LOUISVILLE, KY (WAVE) - Were the gusts merely the growls of All Hallow's Eve, neighbors would pay little heed to the winds swirling around Jefferson County's Meadowview subdivision. But add water and it is enough to stir Beargrass Creek.
"And we all get a little on edge," said Ricky Williams, a homeowner.
Williams' sump-pump will work, unless the power goes out. He has no backup generator. Mike Grant, Williams' next-door neighbor, spent Halloween afternoon waiting for a glass contractor's estimate to replace the basement window, blown out from the Great Rain of four Sunday's ago.
WAVE 3 News asked if he were ready for the storms predicted with hours.
"I hope so," he sighed.
Susan Punter put out sandbags, to greet whatever overflow meets her garage door.
"I think it'll just divert it a little," Punter said. "There's nothing left to damage"
Punter's basement had 39 inches of standing water October 5. She lost family antiques, and toys that her children might one day have called their own heirlooms.
Forecasts offered a bit of reassurance.
"On a scale of one to ten, I would expect it to be a 3 or 4," said Dennis Thomasson, director of emergency response for the Metropolitan Sewer District, "kind of a middle of the road event."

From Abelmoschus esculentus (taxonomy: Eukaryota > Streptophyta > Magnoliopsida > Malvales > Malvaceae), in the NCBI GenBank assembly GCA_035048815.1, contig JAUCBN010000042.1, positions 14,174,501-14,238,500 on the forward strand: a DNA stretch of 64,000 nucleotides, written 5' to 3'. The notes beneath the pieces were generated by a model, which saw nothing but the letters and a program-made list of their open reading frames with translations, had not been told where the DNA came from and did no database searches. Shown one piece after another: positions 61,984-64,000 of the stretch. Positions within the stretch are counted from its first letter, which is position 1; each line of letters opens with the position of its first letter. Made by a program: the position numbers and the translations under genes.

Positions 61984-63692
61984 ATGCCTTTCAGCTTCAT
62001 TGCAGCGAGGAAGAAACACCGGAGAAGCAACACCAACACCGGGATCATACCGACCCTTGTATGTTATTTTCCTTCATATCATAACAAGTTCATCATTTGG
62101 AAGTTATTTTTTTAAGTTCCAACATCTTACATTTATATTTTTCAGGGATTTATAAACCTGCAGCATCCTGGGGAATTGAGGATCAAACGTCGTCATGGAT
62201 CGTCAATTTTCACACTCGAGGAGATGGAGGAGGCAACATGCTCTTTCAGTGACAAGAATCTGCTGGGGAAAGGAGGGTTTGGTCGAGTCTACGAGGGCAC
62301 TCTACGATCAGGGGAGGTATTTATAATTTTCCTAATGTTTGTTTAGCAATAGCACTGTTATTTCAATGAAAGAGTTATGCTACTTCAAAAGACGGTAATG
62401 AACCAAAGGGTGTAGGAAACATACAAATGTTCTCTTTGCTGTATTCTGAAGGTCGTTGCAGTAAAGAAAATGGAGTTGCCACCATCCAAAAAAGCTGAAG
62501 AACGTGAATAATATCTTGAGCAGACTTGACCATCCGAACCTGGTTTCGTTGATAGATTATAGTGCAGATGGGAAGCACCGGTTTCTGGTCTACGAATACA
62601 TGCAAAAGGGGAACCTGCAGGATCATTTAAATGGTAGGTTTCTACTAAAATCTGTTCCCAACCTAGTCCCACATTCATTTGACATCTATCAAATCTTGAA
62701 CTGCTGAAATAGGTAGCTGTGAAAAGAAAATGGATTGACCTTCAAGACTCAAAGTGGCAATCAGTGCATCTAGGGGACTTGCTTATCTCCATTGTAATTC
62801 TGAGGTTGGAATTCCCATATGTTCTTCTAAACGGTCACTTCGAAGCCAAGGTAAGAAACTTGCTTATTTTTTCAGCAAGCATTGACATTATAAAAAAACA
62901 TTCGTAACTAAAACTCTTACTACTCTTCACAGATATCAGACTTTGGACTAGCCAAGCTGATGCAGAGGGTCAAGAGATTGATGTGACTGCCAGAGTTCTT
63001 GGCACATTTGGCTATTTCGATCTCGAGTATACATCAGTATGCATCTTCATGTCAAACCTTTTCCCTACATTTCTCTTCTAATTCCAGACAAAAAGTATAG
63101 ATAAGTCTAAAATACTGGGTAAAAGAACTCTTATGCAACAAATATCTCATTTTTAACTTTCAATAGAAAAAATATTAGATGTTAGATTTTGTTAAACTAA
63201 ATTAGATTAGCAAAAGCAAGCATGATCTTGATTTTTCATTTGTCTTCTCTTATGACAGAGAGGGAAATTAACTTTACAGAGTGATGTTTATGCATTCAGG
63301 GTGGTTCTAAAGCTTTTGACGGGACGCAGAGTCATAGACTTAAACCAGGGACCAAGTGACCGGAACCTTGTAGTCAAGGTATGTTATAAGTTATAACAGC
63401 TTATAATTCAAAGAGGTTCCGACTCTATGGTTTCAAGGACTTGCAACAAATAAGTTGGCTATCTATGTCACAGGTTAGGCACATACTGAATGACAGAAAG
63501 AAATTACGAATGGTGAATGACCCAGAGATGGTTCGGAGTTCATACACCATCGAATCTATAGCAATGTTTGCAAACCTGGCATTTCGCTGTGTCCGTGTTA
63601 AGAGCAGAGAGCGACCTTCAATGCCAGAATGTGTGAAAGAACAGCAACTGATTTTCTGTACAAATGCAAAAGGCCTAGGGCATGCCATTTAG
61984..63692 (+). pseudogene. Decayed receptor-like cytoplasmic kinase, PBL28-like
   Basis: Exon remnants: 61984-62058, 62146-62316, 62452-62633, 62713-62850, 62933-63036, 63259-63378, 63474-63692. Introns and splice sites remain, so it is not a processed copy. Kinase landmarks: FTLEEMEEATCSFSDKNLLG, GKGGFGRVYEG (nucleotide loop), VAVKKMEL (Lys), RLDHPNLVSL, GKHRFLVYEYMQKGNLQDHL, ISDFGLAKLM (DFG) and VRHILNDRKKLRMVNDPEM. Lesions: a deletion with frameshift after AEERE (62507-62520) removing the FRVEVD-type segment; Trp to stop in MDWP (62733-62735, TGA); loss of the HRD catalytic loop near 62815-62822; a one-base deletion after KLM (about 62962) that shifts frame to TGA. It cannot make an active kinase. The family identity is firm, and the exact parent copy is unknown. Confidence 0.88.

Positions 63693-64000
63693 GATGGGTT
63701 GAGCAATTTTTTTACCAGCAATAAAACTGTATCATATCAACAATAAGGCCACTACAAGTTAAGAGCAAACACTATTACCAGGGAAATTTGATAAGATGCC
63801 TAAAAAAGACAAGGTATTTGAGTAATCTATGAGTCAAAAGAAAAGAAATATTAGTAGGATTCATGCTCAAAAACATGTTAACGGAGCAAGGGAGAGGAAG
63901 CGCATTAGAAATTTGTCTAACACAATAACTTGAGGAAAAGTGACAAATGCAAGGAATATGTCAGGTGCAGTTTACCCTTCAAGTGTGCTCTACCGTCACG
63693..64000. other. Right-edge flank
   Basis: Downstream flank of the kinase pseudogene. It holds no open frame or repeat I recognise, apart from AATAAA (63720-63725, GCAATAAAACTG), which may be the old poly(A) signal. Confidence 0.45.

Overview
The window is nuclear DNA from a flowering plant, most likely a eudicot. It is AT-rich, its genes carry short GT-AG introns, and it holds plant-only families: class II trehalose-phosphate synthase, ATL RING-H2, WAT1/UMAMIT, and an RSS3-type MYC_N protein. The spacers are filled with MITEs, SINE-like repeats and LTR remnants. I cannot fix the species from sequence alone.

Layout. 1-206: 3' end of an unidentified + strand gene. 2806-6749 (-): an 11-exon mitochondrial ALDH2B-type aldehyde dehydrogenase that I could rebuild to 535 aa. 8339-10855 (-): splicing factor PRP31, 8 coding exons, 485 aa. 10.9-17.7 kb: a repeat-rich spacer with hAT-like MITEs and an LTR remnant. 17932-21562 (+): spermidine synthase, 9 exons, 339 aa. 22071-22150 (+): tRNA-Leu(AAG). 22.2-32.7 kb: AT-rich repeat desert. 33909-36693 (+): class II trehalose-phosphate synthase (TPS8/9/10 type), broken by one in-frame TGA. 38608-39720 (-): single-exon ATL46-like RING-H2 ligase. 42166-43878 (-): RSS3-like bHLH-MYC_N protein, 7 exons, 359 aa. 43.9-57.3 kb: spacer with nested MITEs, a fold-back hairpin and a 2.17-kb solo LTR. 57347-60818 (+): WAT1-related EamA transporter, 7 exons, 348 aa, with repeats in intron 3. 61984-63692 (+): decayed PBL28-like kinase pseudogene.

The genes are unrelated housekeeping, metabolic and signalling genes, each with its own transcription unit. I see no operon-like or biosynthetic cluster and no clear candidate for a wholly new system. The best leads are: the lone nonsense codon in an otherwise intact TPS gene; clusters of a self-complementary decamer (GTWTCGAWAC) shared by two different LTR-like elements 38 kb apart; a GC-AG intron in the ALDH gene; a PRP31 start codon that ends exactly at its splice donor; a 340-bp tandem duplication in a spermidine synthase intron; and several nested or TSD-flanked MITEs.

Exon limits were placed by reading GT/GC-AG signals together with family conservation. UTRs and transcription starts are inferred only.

Significant flooding is not expected. Nevertheless, Meadowview is one of the many areas on MSD's watch-list given the watershed events earlier this month. Extra crews spent much of Thursday checking the areas hit most recently, clearing leaves from grates to ensure water runoff could drain.
"They (MSD) built a couple of retention basins about a mile, mile and a half of Beargrass Creek," Williams said. "But once they fill..."
"We actually haven't found a magic bullet for an October 5 event," Thomasson said.
Nature's wrath has offered some teachable moments.
"I guess I've learned don't put anything in your basement that's valuable," Grant said. He and his neighbors are mulling what they believe to be MSD's willingness to discuss buyouts of their homes.
"I might put a ‘For Sale' sign in the yard, just to see what I can do," Williams said.
Punter had no flood insurance. She's not sure she could get it now. But that hasn't shaken her resolve - yet.
"It's a house, but more like a home," she said. "If I don't have to, I don't want to go."
Wednesday, July 30 2014 9:12 PM EDT2014-07-31 01:12:13 GMT
The tattoo has not previously been seen widely by the public because cameras are not allowed inside Indiana courtrooms. The Indiana Office of the Courts released the photo on July 30 as part of evidence logged in by police and presented to the court by the Floyd County Prosecutor's Office.More >>
The tattoo has not previously been seen widely by the public because cameras are not allowed inside Indiana courtrooms. The Indiana Office of the Courts released the photo on July 30 as part of evidence logged in by police and presented to the court by the Floyd County Prosecutor's Office.